Fig.3: Deficiency of food

Malnutrition generally implies undernutrition but also includes other deviations like energy undernutrition and over-nutrition. Malnutrition starts due to deficiencies of specific nutrients or from diets based on inadequate and or inappropriate combinations or proportions of foods. Undernutrition is caused primarily due to an inadequate intake of dietary energy. The impact of a deficient diet on an individual is mainly depending on age factor. Age reflects the condition of body tissues. Body tissues (dhatu) attain different stages form immature growing state of childhood, to the attainment of all the qualities and strength of body tissues in young age, which further slowly enters the state of depletion in old age. Nutritional requirement of body tissues differs according to age. Considering the age of a person, consequences arise due to inadequate diet is discussed under two categories- a) Childhood age b) Adult age.

World health organization explains the malnutrition phenomenon of childhood age under four categories: Stunting, Wasting and overweight and underweight.[52] [53]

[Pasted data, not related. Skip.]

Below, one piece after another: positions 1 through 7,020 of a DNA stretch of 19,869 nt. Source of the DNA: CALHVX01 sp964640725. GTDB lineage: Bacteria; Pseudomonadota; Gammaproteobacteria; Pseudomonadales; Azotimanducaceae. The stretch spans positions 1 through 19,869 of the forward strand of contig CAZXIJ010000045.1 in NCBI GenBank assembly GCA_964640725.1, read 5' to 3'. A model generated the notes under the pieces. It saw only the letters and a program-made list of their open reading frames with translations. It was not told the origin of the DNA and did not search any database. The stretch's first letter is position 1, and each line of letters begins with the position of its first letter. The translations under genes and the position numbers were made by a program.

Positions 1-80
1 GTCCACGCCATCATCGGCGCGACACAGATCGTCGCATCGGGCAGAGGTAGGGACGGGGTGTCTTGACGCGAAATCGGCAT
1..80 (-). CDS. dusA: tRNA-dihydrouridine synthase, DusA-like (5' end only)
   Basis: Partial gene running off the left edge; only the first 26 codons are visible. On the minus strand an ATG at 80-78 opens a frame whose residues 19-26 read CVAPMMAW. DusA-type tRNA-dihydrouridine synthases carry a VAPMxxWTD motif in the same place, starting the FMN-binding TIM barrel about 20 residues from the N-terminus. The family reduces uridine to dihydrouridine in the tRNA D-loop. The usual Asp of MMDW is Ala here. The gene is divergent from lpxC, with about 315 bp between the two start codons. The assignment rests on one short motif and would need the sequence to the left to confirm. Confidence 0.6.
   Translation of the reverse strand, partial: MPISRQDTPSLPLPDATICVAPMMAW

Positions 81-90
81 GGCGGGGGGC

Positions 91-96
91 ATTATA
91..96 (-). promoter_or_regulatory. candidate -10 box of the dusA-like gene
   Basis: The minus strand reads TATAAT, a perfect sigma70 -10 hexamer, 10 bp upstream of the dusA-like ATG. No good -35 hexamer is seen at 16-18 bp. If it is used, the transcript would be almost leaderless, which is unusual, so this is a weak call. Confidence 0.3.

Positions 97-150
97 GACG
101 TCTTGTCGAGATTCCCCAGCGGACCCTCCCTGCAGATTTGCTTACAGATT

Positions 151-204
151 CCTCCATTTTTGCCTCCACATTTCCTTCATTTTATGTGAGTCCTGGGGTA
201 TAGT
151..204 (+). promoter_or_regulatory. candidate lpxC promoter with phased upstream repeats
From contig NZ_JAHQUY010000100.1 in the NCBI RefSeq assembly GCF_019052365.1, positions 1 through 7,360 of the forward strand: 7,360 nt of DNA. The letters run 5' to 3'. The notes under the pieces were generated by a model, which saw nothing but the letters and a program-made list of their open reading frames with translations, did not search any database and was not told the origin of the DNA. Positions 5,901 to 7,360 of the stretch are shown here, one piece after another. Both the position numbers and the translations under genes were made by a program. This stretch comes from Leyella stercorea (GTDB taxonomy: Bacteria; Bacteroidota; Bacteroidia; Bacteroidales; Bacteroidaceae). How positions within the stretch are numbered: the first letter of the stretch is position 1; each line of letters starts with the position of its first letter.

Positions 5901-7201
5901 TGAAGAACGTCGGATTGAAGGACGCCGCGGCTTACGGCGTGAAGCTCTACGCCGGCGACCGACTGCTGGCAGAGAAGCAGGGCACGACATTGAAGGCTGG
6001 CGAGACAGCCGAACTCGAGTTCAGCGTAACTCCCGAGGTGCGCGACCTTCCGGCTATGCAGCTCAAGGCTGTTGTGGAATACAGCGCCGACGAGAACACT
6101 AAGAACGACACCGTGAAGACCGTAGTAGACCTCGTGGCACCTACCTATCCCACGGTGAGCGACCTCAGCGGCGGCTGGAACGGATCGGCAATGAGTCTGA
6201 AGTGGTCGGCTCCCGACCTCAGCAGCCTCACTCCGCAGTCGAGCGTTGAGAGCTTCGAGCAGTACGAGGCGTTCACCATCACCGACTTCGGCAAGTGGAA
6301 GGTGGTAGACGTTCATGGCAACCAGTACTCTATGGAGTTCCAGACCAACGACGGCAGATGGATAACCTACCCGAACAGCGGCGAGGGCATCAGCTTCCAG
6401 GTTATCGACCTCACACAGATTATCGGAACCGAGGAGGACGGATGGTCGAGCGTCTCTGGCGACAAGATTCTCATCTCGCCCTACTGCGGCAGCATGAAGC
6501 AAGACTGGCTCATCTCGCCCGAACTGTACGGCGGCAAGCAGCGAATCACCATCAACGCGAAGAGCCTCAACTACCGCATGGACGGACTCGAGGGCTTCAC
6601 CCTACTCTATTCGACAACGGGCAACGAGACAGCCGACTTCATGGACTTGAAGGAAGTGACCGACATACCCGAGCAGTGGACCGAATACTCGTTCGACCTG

1.Stunting (height-for-age below –2 SD) refers to a child who is too short for his or her age. It is the devastating result of poor nutrition during early childhood. These children fell to attain complete possible height. It also hampers cognitive development.

2.Wasting (weight-for-height below –2SD) refers to a too thin child for his or her height. It results due to poor nutrient intake. Children suffering from wasting have weakened immunity, suffers long term developmental delay.

3.Childhood overweight (weight-for-height above +2SD )and obesity are considered an emerging face of malnutrition, resulting in unhealthy, processed food. In later life this increases the risk for diet related non communicable diseases.

4.Underweight (refers weight-for-age below –2SD)

Determinants of under nutrition